Spread bets go back to the 1940s, when a math teacher from Connecticut names Charles K. McNeil decided to start a sports book. In the 1980s, spread betting made it to the United Kingdom. Sporting events like football are by far the most popular venue for spread betting. One variant is the teaser, which is a bet that changes the spread in the gambler’s favor by a set number of points. In football bets, the teaser is often six points. If the line is 4.5 points and the bettor wants to put a teaser bet on the underdog, he’ll take 10.5 instead. If he’s betting on the favorite, he takes 1.5 instead of having to give 4.5. To get these points, the gambler either has to take a payout of less than even money or make the teaser bet as part of a parlay, or a pair (or more) of bets that the gambler must win all of in order to get his winnings. A reverse teaser goes the other way, elevating the payout should the gambler win.
Football betting fans use the point spread to win. Let us show you how to profit from it today. The point spread designed to provide more balance to a wager. If the Seattle Seahawks, the 2014 NFC champions (and almost Super Bowl champions), open against the Tampa Bay Buccaneers to start the 2015 season, and there isn’t a point spread, the action would be heavily on the side of the Seahawks, because the Buccaneers are likely to be starting a rookie quarterback in Jameis Winston and emerging from a subpar season. So you would see a point spread, something along the lines of this: Seattle (-10.5) at Tampa Bay. The (-10.5) refers to the point spread. If you choose Seattle Seahawks, you’re betting that they will not only win, but that they will win by 11 or more points, as there aren’t half-points in football. The purpose of the half-point is to keep the bet from becoming a push. If the line were 10, and Seattle won 31-21, then a push would result and all bets would be refunded.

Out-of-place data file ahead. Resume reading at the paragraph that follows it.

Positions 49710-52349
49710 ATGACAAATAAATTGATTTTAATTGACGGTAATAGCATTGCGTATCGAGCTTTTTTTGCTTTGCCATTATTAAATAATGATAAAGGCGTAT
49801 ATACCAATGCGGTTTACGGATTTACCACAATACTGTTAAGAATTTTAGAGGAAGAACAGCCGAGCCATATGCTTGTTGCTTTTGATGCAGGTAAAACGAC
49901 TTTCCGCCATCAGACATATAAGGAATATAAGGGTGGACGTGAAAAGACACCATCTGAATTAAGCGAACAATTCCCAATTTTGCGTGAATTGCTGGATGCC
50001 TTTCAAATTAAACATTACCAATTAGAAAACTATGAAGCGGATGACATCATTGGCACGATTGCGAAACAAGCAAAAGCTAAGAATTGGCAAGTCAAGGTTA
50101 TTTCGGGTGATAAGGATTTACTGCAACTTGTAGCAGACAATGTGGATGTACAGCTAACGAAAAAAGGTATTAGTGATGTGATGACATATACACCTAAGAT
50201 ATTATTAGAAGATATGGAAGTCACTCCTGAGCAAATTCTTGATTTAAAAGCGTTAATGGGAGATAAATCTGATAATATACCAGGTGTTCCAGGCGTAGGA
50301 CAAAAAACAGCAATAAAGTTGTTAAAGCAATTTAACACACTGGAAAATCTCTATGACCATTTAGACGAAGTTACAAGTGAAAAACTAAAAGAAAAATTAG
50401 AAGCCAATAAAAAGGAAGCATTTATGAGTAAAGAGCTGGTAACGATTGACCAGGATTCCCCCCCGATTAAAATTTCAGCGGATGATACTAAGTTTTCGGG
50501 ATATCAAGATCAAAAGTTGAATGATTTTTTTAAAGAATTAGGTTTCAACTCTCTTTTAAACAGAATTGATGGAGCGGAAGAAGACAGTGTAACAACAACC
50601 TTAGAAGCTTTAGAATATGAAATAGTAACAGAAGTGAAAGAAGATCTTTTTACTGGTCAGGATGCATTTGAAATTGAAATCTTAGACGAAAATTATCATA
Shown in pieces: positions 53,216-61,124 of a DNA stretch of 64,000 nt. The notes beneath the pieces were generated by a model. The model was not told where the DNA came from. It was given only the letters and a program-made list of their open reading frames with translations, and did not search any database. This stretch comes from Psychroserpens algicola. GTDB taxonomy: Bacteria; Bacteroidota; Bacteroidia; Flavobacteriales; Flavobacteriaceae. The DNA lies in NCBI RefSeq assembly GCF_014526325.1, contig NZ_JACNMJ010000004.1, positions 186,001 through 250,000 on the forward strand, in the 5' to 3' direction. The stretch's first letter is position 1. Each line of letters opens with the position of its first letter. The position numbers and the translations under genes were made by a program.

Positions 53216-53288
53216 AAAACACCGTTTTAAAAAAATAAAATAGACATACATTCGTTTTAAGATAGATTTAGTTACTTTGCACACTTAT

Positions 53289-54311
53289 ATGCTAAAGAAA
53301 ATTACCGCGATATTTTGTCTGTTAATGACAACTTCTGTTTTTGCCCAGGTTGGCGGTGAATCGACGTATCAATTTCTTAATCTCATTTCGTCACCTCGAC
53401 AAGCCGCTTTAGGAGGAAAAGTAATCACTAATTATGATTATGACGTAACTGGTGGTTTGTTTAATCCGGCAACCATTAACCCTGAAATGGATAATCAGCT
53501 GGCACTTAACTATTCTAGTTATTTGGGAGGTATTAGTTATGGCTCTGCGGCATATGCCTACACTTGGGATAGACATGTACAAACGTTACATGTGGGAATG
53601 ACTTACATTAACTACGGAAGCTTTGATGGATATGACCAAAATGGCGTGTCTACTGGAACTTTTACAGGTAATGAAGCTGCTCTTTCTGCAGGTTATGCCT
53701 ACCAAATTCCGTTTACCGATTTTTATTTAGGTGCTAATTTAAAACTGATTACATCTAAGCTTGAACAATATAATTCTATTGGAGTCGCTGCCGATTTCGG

Understanding how spread bets work is important to ensure that you don’t end up getting fleeced with your bet. Before you accept a bet with a point spread, look at multiple oddsmakers to see if the line squares with what others are offering. If it doesn’t (and if it skews toward what you think will happen), then jump on it. If not, pass on the bet.
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